said.

“Customs Administration not only ensures the protection of
Austrian businesses and consumers, but it makes an indispensable
contribution to animal welfare and the preservation of endangered
species too.”

Chameleons are an extremely unique branch of the lizard group of
reptiles and vary across 160 species.

They live in warm habitats, varying from to deserts, and while
almost half of the world’s chameleon species are native to
Madagascar, they are also found in Africa, southern Europe and Sri
Lanka.

Chameleons are able to change the colour of their skin due to
special colour pigment cells under their skin called
chromatophores.

This allows them to create combined patterns of pink, blue, red,
orange, green, black, brown, yellow and purple.

While chameleons change colour to camouflage, this is not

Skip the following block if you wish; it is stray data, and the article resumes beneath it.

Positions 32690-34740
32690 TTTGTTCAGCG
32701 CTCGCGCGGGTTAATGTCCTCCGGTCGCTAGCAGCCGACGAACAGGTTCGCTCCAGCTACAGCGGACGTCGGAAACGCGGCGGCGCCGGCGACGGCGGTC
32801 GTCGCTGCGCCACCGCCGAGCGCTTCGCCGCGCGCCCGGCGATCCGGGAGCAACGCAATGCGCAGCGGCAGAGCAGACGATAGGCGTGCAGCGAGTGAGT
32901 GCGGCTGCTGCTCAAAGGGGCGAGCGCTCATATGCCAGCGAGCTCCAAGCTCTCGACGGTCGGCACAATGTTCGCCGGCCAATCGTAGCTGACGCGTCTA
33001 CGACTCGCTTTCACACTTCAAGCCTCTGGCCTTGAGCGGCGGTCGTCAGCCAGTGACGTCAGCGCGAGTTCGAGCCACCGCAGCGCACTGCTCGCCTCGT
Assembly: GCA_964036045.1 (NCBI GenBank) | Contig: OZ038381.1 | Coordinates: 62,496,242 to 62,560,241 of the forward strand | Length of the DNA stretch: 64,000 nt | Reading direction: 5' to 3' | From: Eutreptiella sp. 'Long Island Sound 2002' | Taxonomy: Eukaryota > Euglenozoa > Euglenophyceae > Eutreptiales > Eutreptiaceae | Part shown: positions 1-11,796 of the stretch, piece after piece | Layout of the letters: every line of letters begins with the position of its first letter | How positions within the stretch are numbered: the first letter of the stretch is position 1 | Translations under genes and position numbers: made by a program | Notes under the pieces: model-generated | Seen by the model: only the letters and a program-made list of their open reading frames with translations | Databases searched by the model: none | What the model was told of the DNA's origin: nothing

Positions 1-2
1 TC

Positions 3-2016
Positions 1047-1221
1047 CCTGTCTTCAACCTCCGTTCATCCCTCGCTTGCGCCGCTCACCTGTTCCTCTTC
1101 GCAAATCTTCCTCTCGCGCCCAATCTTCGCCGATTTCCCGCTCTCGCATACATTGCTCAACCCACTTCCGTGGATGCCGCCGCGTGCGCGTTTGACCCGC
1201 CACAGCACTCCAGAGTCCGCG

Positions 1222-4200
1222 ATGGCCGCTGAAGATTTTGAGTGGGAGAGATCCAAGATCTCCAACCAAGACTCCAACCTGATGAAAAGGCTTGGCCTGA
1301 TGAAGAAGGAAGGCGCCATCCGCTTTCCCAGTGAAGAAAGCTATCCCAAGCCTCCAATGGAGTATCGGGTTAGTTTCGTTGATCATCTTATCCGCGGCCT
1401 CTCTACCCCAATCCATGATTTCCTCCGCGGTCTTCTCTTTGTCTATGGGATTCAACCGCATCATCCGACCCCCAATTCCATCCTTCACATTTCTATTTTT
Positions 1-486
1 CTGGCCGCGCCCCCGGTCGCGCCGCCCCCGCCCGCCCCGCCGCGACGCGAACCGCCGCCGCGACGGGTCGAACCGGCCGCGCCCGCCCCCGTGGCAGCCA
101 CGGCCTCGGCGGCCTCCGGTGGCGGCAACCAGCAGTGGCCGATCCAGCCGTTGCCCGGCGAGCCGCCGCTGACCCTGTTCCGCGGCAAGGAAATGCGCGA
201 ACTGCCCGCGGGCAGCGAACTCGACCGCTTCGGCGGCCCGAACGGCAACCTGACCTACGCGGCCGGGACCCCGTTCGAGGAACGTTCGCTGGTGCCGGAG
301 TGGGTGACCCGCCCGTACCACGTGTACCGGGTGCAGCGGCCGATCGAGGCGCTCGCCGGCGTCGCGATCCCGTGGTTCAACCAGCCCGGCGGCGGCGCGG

necessarily the main reason why they do this.

Some will show darker colours to reflect when they are angry or
trying to scare other creatures.

ILLEGAL WILDLIFE TRADE IN
AUSTRALIA

When it comes to wildlife trade, Australia has strict laws in
place.

Of significance is section 303EK of the Environment Protection
and Biodiversity Conservation Act 1999 (Cth)
,
which prohibits a person from importing a specimen if the specimen
is a regulated live specimen.

Any breach of this law will attract a maximum penalty of up to
10 years in jail and/or a fine of $210,000. Exemptions to this are
outlined in Part 2 of the list in section 303EB, or when the
specimen’s been imported ion compliance with a permit that has
been issued under section 303GD.

A “regulated live specimen” refers to a live animal or
plant that does not appear within the list reflected in section 303EB of the same act.